April 14, 2015 • Life for Leaders
Then God said, ‘Let there be light’; and there was light.”
In the 1970s, the brokerage firm of E.F. Hutton ran an unforgettable series of TV commercials. The set up was always similar. Two people in a crowded public place are talking about financial matters. One shares the wisdom of some broker. The other person responds, “Well, my broker is E.F. Hutton, and E.F. Hutton says . . . .” At that moment, the surrounding crowd is immediately quiet. Everyone leans forward eagerly to hear what E. F. Hutton says. The voiceover explains, “When E.F. Hutton talks, people listen.” Even as a teenage boy with no interest in financial markets, I learned that E.F. Hutton had a voice worth hearing, a powerful voice, indeed.
According to Genesis, God’s voice is even more powerful than E.F. Hutton’s. By speaking, God actually creates. When God says, “Let there be light,” light comes into existence (1:3). When God says, “Let the earth put forth vegetation,” the earth is filled with plants and trees (1:11-12). The voiceover for Genesis 1 might say, “When God talks, creation happens.” God’s word is indeed more powerful than E.F. Hutton’s.
If this is true, then surely we ought to pay close attention to what God says. Like those eavesdroppers in the E.F. Hutton commercials, we should quiet down enough to pay attention to what God says.
We all have many voices speaking into our lives. Some may be wise and well worth heeding. Others may be trivial, distracting, or downright evil. But, in the midst of a cacophony of voices, may God give us grace to hear his voice. May we find the will and the way to quiet down enough to hear what God has to say. May it be true of us, that when God talks, we listen.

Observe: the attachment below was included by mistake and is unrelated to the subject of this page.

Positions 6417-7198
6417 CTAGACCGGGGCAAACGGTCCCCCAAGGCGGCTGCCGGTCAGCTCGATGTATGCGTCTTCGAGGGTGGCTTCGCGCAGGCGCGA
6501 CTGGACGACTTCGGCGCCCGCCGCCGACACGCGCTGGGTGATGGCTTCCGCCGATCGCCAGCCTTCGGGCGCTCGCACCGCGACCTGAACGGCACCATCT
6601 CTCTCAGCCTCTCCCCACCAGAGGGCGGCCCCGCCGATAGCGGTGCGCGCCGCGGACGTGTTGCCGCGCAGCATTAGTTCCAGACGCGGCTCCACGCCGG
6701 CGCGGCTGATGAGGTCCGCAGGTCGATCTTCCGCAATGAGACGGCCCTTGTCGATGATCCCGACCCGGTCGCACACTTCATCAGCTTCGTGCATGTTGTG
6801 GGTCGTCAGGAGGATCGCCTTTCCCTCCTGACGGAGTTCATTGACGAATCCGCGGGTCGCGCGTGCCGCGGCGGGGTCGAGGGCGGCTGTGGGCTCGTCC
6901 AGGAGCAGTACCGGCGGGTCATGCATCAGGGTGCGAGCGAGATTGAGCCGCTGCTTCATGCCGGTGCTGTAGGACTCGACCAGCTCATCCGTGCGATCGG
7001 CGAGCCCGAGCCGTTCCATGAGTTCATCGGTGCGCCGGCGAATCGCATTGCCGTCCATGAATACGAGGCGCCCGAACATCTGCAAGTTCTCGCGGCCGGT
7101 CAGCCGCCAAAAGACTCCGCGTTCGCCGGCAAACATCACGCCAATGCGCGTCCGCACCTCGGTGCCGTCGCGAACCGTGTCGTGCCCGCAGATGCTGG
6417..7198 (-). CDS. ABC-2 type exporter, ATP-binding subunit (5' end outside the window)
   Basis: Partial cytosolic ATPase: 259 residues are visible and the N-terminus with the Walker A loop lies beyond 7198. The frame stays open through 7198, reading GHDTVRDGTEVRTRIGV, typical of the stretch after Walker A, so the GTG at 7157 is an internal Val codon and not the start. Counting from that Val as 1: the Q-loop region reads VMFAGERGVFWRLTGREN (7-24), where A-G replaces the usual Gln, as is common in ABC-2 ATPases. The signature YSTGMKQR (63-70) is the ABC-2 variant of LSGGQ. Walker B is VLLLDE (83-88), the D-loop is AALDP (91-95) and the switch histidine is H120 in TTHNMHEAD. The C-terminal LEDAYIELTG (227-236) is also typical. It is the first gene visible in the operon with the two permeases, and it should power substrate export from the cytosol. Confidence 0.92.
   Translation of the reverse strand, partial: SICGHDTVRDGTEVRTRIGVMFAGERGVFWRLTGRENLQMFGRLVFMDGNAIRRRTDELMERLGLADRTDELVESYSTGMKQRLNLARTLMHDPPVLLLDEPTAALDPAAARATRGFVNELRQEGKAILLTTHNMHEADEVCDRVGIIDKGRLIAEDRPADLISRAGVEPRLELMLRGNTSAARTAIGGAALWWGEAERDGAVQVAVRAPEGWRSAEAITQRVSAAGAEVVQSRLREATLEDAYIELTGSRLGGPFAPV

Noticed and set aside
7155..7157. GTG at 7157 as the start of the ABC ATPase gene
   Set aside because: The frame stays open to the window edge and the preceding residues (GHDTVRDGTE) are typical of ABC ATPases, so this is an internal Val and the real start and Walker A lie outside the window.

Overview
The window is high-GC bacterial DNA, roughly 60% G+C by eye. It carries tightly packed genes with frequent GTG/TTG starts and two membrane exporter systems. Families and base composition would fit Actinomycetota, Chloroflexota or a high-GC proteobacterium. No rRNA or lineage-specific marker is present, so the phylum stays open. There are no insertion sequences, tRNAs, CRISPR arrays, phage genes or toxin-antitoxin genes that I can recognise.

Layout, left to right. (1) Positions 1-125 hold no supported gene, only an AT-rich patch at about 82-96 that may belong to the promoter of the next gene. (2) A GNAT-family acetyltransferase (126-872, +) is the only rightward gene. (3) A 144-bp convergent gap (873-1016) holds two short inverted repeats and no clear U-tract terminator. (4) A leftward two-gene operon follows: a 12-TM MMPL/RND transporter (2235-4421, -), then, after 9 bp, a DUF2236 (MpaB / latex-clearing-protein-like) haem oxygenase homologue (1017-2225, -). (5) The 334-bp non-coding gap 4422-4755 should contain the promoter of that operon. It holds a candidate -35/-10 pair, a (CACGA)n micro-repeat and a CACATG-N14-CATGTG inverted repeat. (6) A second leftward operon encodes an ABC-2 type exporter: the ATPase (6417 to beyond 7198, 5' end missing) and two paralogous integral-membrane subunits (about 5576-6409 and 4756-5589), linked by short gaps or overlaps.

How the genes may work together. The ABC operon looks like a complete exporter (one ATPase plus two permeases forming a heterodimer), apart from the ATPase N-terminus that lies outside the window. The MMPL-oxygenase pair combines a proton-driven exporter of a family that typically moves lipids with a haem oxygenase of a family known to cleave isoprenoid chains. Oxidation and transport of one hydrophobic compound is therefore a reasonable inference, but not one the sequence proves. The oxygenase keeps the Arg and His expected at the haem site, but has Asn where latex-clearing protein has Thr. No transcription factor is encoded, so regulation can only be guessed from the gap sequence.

QUESTIONS TO CONSIDER:
What helps you to listen to God speak? What distracts you from hearing what God has to say? As you exercise leadership, what helps you listen to God’s guidance? How might the Word of God guide and shape your leadership today?
Gracious God, when you talk, I should listen. Sometimes I do, Lord. But often I attend to other voices, perhaps to the voices of my family, my culture, my prejudice, my fear, my ambition. Your voice is easy to ignore, especially when I don’t like what I hear you saying. Forgive me, Lord, when I ignore your voice.
Help me, I pray, to listen to you. Give me a growing desire to hear your voice above all others. Teach me to attend to you as you speak in Scripture, in community, and most of all in Jesus, your Word made flesh. May it be true of me, Lord, that when you talk, I listen. Amen.
Dr. Mark D. Roberts is a Senior Strategist for Fuller’s Max De Pree Center for Leadership, where he focuses on the spiritual development and thriving of leaders. He is the principal writer of the daily devotional, Life for Leaders, and the founder of the De Pree Center’s Flourishing in the Third Third of Life Initiative. Previously, Mark was the Executive Director of the De Pree Center, the lead pastor of a church in Southern California, and the Senior Director of Laity Lodge in Texas. He has written eight books, dozens of articles, and over 2,500 devotions that help people discover the difference God makes in their daily life and leadership. With a Ph.D. in New Testament from Harvard, Mark teaches at Fuller Seminary, most recently in his D.Min. cohort on “Faith, Work, Economics, and Vocation.” Mark is married to Linda, a marriage and family counselor, spiritual director, and executive coach. Their two grown children are educators on the high school and college level.